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Rob H asked Will a power spike travel to parallel circuits?
I'm powering a relay and a device with an IC from the same power supply (12VDC), and they are wired in parallel. Will the spike caused by the coil when the relay activates potentially result in a spike in the parallel circuit? I know that if the relay was actually wired in series with an IC or transistor, I would need to put a diode backwards across the coil leads, but is this necessary when there is nothing wired in series with the relay that could be damaged?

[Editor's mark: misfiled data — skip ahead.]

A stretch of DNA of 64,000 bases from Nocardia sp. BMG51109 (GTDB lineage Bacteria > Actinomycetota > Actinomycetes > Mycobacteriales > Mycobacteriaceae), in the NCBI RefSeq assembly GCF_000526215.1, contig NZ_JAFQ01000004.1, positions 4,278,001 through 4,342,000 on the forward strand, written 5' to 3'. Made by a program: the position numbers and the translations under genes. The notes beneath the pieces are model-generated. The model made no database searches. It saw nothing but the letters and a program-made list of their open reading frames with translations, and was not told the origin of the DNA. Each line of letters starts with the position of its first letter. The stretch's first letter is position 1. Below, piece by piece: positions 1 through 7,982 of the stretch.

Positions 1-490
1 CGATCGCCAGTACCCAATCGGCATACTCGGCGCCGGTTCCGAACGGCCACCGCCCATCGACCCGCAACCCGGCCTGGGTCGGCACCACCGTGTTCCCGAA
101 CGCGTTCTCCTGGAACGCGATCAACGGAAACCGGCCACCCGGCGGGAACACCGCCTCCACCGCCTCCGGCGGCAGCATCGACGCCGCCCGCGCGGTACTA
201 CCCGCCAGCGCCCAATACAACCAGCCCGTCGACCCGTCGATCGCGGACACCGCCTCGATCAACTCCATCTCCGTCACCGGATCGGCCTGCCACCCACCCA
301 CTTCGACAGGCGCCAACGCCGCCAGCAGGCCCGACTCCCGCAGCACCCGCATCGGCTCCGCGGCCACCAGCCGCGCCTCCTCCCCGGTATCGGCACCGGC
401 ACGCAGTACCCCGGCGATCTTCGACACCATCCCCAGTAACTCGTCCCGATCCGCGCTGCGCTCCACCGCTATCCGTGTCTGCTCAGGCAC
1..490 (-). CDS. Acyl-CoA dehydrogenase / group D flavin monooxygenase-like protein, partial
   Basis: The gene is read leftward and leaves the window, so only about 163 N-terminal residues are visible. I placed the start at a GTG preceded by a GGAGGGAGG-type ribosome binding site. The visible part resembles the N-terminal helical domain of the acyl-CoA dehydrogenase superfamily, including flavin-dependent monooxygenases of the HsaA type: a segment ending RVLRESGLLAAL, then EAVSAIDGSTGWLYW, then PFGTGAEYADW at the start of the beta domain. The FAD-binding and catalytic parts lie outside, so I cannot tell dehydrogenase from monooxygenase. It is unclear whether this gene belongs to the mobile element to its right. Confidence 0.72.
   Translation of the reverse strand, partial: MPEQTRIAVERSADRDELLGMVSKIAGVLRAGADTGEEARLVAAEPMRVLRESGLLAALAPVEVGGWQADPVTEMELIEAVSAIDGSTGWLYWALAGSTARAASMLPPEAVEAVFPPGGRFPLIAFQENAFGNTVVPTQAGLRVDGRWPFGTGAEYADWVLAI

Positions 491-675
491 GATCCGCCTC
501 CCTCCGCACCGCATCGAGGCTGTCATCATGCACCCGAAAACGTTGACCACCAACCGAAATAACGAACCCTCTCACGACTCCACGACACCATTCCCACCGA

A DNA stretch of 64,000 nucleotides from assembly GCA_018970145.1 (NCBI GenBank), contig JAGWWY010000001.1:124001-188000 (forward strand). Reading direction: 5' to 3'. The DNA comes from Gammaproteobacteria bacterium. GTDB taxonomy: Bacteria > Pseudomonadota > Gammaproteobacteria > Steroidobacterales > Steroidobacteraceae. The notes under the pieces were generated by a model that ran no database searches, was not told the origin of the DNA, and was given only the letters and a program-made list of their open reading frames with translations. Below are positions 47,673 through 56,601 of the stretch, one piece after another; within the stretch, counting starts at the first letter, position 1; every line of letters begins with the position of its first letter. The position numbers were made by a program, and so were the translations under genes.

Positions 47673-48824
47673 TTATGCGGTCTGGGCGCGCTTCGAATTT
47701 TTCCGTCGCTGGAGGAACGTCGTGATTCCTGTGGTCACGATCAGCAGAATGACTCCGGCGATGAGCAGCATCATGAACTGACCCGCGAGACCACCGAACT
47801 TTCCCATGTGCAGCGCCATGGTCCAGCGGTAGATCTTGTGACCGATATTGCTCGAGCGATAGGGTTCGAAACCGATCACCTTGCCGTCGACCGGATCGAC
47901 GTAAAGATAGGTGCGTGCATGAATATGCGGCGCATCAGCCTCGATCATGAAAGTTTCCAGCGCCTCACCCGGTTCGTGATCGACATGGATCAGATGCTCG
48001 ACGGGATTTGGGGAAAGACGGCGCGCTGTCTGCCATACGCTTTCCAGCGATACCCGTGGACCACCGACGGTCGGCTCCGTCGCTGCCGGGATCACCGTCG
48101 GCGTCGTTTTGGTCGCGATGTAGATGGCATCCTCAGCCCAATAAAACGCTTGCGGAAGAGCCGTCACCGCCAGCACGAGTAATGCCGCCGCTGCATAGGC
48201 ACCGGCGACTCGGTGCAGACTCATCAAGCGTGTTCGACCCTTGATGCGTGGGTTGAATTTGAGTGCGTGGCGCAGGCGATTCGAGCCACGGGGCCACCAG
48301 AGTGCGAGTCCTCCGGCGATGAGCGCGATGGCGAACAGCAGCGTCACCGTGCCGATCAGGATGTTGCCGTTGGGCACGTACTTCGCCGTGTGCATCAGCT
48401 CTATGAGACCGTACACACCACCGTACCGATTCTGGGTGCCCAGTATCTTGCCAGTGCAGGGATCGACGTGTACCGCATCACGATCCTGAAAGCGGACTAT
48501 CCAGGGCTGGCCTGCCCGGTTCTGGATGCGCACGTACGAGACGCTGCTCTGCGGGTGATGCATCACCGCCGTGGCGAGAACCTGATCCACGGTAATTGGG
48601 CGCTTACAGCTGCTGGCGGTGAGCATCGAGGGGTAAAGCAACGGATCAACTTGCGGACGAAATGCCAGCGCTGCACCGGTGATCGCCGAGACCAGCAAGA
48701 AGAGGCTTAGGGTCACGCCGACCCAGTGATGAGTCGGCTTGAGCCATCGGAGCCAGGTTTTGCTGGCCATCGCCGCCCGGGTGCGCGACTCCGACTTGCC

And got the following answer:
The spike caused when the relay de-energizes is going to go every where. It could turn the semiconductor material of the device controlling it into just so much more plain wire. That is why a diode is placed across the coil m of a relay to discharge the reverse voltage generated by the coil at turn off. The cathode of the diode will point towards the positive supply potential, while the anode is connected to the negative supply potential. Spikes, even in low voltage applications are very bad for the health of the other components.